Anniston made me edgy. Don’t get me wrong, the spirit of the day was pleasant, upbeat, ambitious, something just felt funny.
And when all of the town folks showed up to greet the bus, I have to say I was a little nervous. Out of all of the places on the Freedom Riders 1961 trip, I think the Anniston story scares me the most. Looking at them from the bus window, all I could think about was the passage in Freedom Riders that described how, when they pulled into town on May 14, 1961, Mother’s Day, that ‘Anniston’s sidewalks were lined with people, an unusual sight on a Sunday afternoon in a Deep South town. Rider Genevieve Hughes said “It seemed that everyone in the town was out to greet us.” Ironic, the same thing happened to us, the street was lined with the local whos-who, but thankfully they weren’t waiting to beat the crap out of us. No one said ‘Well boys, here they are.” They wanted to have us over for lunch.
Dr. Arsenault said that when he first brought students to Anniston in 2005, the police met them and wanted to know what they were up to. I laugh when I think about that, but I also recognize the amount of bravado that took. These folks just hope that the whole thing will just go away, and here’s a bus load of grad students and lawyers from out of town, looking for a place that the local folks would rather forget about. He told us that the police had to call someone to help them remember where the bus burned in Bynam, and they were escorted to what may have been the site. I’ll bet that was an uneasy moment for the local law dogs, to say the least. Soon I will write more about that whole day.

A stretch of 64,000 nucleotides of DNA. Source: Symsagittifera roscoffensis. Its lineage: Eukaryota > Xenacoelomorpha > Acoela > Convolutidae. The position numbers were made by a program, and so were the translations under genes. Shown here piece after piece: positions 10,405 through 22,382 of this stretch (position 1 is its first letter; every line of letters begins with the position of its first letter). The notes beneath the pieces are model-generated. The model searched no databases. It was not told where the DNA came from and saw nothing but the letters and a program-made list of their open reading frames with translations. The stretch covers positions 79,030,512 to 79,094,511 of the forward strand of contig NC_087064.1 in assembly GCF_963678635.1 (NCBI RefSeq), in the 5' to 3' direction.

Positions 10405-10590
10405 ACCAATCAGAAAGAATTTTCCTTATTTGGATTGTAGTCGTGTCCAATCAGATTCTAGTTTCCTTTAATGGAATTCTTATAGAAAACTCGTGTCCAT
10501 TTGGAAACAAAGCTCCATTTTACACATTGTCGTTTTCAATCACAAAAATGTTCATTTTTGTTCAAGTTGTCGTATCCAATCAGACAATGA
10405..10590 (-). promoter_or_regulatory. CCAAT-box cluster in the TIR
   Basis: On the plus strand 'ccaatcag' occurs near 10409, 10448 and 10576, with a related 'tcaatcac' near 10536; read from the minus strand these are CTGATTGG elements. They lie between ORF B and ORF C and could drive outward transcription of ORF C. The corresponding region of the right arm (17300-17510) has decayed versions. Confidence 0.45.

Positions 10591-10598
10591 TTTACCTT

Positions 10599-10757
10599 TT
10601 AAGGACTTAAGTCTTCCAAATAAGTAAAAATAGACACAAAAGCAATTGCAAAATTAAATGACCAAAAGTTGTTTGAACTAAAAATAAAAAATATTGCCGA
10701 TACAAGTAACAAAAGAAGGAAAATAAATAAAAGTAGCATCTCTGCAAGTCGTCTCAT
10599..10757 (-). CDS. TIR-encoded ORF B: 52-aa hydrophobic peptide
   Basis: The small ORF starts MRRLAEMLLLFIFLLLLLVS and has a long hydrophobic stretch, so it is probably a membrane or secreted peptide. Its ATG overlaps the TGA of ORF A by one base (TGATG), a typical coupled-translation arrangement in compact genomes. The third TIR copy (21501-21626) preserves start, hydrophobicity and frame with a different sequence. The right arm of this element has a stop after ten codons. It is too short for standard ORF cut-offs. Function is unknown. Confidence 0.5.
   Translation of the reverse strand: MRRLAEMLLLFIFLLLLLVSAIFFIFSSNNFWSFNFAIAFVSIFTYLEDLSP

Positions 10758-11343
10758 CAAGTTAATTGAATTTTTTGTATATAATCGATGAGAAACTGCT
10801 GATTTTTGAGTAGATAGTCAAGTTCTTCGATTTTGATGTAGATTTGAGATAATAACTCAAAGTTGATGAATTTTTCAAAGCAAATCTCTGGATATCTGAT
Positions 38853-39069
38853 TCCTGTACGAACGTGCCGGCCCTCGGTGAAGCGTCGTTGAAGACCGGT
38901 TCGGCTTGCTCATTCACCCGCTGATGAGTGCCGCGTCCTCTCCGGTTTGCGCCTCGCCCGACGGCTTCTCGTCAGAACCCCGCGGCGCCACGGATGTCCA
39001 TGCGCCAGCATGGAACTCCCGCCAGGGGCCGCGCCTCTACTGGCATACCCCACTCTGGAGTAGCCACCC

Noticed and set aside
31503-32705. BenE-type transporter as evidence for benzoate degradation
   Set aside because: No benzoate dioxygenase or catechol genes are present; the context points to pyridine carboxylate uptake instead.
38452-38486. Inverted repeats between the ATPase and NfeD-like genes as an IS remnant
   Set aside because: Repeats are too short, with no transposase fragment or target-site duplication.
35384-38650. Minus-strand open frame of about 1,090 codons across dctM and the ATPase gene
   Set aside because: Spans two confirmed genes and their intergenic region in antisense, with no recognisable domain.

There was a reference at lunch to “burning questions,” which was unintentional and ironic.
I collapsed in the alley where the same woman pointed to what was likely the “colored entrance” to the old bus station, which is now ironically a sign shop – I thought back to the sign shop that Doug Jones talked about that fronted the Alabama Klan that bombed the 16th Street church.
My knee gave out right at the exact moment in the alley at the bus station where the Freedom Riders first got their beating when Dr. A mentioned the arrival of the Klan. I was ok, but I think I need to be holding a railing or something when people talk about the KKK, as it was the same thing I felt shooting photos in the Southern Poverty Law Center, only there I didn’t go down, I held the back of a chair, and shot pictures with both hands.
Later, a preacher blessed my knee, which was interesting. That’s never happened before.
And when we got to the Freedom Riders Monument, at the same place in Bynam that the local cops weren’t sure about five years ago, Rip Patton’s action confirmed my intuition about Anniston.
The first thing he did was check the marker for bullet holes.
That’s what you see in the picture.